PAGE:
On Explaining Temporally Asymmetric Experiences

Australasian Philosophical Review (forthcoming)
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Ismael aims for an understanding of the nature of an embedded perspective of agents in a world. If successful, this would explain a cluster of ways in which from an embedded perspective, we experience the world in an array of temporally asymmetric ways. Moreover, these are ways that have led many philosophers to rather metaphysically inflationary views about the nature of time, according to which time itself really is dynamical, and is characterized by the movement of an objectively (i.e., non-perspectival) present. Ismael aims to explain these features of our experience without positing any such metaphysical picture. She argues that there are constraints which prevent us from taking this Olympian conception of the world and our place in it, and that these, jointly, explain why we experience the world in these temporally asymmetric ways. We take up two related questions. First, what it would mean to say that these constraints are not merely epistemic, and second, how far these constraints get us in explaining why we experience the world in these ways.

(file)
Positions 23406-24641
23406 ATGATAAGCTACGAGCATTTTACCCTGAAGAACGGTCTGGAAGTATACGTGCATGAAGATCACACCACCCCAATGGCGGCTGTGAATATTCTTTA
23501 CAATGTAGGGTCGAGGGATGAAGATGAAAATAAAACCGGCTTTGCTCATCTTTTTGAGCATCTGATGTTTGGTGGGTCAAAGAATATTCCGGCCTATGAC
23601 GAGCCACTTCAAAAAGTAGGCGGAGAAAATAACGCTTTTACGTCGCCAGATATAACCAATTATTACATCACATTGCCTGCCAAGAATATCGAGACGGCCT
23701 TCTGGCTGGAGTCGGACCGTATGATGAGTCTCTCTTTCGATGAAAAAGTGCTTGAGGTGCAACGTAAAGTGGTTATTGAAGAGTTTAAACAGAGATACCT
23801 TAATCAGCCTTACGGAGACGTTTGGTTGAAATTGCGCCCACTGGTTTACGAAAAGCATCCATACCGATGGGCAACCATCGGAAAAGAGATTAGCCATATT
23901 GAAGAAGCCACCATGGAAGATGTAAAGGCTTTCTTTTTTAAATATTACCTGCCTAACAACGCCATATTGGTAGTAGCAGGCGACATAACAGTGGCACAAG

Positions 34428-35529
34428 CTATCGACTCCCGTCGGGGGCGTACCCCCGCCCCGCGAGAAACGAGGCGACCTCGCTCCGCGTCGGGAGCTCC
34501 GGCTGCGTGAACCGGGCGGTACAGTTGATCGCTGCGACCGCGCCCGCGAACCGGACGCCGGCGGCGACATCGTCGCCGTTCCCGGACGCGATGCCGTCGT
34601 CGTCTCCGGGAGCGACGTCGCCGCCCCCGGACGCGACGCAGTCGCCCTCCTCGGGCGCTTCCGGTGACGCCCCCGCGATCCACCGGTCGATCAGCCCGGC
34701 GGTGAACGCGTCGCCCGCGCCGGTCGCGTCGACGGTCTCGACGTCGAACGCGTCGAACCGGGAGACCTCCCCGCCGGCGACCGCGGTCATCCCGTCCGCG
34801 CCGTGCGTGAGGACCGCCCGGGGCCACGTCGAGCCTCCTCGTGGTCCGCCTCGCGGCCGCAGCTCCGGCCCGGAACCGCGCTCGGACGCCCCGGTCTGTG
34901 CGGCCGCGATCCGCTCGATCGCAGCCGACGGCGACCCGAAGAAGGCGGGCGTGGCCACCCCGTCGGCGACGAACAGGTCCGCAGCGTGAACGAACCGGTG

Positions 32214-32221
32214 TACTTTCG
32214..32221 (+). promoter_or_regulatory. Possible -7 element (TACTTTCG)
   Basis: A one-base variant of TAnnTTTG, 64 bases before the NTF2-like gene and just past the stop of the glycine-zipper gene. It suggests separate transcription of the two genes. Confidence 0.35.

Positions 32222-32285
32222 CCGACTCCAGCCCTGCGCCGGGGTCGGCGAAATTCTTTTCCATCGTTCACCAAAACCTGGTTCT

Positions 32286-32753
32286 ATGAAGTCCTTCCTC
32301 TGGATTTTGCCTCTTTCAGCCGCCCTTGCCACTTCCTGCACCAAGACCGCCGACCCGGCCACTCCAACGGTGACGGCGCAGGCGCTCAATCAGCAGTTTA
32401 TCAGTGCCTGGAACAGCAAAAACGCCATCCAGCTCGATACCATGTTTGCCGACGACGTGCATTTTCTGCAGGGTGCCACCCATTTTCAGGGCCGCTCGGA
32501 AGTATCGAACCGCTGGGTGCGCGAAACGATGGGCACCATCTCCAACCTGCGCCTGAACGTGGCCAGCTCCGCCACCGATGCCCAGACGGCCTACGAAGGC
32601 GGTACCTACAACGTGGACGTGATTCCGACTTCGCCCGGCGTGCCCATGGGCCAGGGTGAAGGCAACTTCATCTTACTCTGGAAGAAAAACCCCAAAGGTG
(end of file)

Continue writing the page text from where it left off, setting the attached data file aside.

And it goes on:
Author Profiles

David Braddon-Mitchell
University of Sydney
Kristie Miller
University of Sydney


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